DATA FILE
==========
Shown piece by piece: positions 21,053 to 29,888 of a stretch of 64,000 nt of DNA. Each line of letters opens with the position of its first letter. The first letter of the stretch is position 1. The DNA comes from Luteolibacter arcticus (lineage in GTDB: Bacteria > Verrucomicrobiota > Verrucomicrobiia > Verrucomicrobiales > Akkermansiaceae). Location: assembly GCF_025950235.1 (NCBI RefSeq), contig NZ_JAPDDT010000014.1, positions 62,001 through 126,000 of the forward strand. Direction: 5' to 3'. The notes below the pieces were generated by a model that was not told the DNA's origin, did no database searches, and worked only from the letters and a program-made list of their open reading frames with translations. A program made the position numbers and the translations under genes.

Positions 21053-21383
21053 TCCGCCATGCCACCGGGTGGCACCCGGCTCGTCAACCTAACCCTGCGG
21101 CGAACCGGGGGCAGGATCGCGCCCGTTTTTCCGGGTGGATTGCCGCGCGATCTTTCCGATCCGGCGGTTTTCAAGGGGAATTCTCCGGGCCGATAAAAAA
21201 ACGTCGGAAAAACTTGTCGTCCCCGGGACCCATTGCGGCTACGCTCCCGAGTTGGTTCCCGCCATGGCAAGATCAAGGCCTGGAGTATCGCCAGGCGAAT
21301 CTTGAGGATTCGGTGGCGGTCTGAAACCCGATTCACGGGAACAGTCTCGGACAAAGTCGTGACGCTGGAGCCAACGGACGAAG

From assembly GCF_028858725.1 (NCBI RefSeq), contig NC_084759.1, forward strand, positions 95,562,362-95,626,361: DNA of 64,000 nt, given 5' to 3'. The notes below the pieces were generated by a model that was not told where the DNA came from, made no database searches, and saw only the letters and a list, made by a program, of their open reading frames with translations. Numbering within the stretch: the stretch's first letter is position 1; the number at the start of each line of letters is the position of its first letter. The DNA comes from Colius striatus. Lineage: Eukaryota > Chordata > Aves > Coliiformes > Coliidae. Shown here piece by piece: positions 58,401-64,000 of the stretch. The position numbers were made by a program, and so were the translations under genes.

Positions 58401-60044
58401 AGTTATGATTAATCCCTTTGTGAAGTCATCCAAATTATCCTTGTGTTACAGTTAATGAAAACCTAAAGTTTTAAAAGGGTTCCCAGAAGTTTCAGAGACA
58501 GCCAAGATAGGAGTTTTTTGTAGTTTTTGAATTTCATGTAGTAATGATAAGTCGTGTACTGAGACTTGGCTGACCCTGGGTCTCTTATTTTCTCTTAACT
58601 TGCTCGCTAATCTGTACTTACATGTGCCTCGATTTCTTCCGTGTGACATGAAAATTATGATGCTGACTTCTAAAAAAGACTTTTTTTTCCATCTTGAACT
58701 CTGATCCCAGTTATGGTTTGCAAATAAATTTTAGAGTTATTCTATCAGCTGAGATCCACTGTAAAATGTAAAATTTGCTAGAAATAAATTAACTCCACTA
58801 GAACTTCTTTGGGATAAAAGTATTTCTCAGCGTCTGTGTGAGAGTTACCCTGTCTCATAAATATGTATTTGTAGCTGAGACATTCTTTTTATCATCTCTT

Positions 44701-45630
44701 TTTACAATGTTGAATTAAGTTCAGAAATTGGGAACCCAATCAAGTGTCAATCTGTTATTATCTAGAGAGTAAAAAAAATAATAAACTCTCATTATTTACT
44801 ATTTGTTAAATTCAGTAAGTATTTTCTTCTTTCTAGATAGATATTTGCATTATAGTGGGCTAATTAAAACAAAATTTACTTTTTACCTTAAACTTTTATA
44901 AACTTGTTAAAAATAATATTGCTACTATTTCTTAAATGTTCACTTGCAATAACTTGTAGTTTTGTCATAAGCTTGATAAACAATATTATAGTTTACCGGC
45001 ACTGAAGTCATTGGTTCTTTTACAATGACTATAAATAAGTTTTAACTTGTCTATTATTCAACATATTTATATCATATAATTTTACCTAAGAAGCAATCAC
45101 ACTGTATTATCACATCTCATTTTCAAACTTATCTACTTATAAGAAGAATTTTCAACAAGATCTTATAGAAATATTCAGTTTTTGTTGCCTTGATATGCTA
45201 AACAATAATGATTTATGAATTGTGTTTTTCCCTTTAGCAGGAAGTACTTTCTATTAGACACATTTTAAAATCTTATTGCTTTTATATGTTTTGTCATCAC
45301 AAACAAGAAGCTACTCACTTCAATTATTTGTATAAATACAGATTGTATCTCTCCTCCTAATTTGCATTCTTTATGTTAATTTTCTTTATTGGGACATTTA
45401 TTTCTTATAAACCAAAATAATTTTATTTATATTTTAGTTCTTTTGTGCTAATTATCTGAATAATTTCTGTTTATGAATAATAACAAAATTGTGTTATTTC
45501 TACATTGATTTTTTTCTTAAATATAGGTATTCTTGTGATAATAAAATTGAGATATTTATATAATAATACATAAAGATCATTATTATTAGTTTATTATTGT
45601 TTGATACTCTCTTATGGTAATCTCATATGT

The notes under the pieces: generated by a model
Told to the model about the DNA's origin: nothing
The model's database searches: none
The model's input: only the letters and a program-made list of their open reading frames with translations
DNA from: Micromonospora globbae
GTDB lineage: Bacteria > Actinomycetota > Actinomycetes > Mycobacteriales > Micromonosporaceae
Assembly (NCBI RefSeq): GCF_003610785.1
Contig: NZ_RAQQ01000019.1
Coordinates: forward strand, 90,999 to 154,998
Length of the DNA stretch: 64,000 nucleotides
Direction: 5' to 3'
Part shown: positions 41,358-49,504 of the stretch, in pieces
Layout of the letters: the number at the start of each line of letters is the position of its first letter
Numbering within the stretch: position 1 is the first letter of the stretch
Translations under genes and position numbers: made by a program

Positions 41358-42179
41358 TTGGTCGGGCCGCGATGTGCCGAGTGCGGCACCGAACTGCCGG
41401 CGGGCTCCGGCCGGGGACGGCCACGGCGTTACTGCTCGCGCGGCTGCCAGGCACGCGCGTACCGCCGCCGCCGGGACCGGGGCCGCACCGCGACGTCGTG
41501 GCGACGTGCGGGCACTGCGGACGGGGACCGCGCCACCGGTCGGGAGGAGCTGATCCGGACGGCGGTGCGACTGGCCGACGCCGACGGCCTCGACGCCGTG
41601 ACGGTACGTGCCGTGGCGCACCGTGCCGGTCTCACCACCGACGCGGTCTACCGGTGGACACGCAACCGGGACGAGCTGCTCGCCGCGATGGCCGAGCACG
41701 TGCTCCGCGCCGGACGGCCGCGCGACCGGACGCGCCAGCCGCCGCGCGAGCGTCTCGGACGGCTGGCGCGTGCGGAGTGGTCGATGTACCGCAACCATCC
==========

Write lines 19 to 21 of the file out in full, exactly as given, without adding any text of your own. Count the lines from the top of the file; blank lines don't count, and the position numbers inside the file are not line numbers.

45101 ACTGTATTATCACATCTCATTTTCAAACTTATCTACTTATAAGAAGAATTTTCAACAAGATCTTATAGAAATATTCAGTTTTTGTTGCCTTGATATGCTA
45201 AACAATAATGATTTATGAATTGTGTTTTTCCCTTTAGCAGGAAGTACTTTCTATTAGACACATTTTAAAATCTTATTGCTTTTATATGTTTTGTCATCAC
45301 AAACAAGAAGCTACTCACTTCAATTATTTGTATAAATACAGATTGTATCTCTCCTCCTAATTTGCATTCTTTATGTTAATTTTCTTTATTGGGACATTTA